Nick Leventis: “With experience of racing both classic and modern cars at Le Mans, I’m looking forward to going there this year with the aim of scoring an outright podium result and challenging to be top privateer in the FIA World Endurance Championship. Le Mans is a very special race, and the Mulsanne Straight moves me emotionally every time I drive down it. I love the challenge in that the race is not held on a purpose-built race track; half of it is on normal roads which are used every day throughout the year before it’s transformed into this incredibly long, quite demanding, physical circuit that runs for twenty-four hours. Everything about Le Mans is unique and it’s a very special place – and we return this year with an excellent chance of challenging for a top position.”
Danny Watts: “We go to Le Mans this year with a very competitive car, an experienced team and a lot of confidence. Le Mans is such a high-speed circuit, we’ll hit two hundred miles per hour four or five times each lap. To be successful you have to be consistent, so the pace doesn’t drop at night. At four o’clock in the morning and your body is in sleep mode, you rely a lot on adrenalin to keep you going – but if you lack half a second’s worth of concentration and crash into another car, drop a wheel onto the grass or hit a barrier, that’s it – the whole team effort has gone out of the window. The final stint of the race is very difficult. It’s Sunday afternoon, you’ve had very little sleep, your body’s all over the place physically and mentally – that’s the hardest part.”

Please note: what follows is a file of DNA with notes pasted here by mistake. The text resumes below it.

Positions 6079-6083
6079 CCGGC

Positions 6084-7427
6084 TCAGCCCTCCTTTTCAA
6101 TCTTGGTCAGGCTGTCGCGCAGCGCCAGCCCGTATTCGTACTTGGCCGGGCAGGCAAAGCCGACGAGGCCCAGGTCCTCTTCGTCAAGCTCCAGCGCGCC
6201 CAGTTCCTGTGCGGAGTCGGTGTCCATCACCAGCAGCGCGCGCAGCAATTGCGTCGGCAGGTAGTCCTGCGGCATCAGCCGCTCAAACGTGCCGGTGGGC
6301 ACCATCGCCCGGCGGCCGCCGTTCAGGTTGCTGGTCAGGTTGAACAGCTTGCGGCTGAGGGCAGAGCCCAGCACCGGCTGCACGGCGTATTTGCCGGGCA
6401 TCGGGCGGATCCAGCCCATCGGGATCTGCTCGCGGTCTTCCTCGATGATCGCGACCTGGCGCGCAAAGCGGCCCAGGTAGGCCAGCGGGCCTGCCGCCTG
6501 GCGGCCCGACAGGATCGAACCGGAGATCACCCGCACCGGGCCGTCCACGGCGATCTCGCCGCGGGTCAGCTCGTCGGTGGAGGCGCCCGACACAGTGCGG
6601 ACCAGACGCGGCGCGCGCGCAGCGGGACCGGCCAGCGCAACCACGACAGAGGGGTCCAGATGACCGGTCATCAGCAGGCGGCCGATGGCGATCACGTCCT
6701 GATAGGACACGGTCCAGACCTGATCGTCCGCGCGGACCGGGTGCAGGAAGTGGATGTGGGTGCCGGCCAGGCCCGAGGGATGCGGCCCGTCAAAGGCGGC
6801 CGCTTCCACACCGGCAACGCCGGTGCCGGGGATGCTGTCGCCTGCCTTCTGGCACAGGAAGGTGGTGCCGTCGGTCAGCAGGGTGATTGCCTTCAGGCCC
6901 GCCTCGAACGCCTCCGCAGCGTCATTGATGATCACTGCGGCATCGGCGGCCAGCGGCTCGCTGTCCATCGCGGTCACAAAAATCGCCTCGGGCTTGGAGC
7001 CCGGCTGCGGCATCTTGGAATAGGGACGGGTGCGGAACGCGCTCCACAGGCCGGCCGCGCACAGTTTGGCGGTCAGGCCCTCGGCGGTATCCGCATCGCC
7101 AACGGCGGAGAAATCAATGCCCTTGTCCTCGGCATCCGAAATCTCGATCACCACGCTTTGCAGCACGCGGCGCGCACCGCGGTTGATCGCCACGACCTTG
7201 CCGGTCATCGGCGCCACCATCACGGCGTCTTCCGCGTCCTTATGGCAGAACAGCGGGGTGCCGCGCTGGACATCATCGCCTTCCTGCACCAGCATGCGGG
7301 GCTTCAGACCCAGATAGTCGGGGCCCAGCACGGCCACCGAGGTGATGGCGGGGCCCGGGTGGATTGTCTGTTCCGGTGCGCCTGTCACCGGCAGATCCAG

Jonny Kane: “I’m hoping we’re going to be strong at Le Mans again this year. We’ve got quite a few upgrades for the car; a different aero package specifically for Le Mans which, going by the Le Mans aero kit we’ve had on the HPD the last two years, should be really good. We’re a very professional team with a lot of experience. We’ve had the same guys in the team for several seasons now, so there is consistency and stability and we all know each other very well, so the longer the race is the better it is for us. I’ve no doubt we’ll be up there fighting to be top privateer and top petrol car, and we’ve got a great chance to succeed.”
Piers Phillips, Team Principal and Technical Director: “The key to success at Le Mans is keeping the car out of the pits and on the race track for as long as possible. In terms of strategy, you have to play to your own strengths to survive. We had a fantastic Le Mans in 2010, dominating the LMP2 class, and we head to Le Mans this year with a new LMP1 prototype and the same optimism and self-belief. I honestly believe we have the best team in the paddock, and our professionalism and team-work will once again be of enormous benefit.”
80th Le Mans 24 Hours timetable
- Sunday 3 June: Test Day (09.00-13.00 & 14.00-18.00)
- Sunday 10 June: Scrutineering & admin checks (14.30-19.00)
- Monday 11 June: Scrutineering & admin checks (10.00-18.00)
- Wednesday 13 June: Free Practice (16.00-20.00) and Qualifying 1 (22.00-00.00)
- Thursday 14 June: Qualifying 1 & 2 (19.00-21.00 & 22.00-00.00)
- Saturday 16 June: Start of the 80th Le Mans 24 Hours (15.00)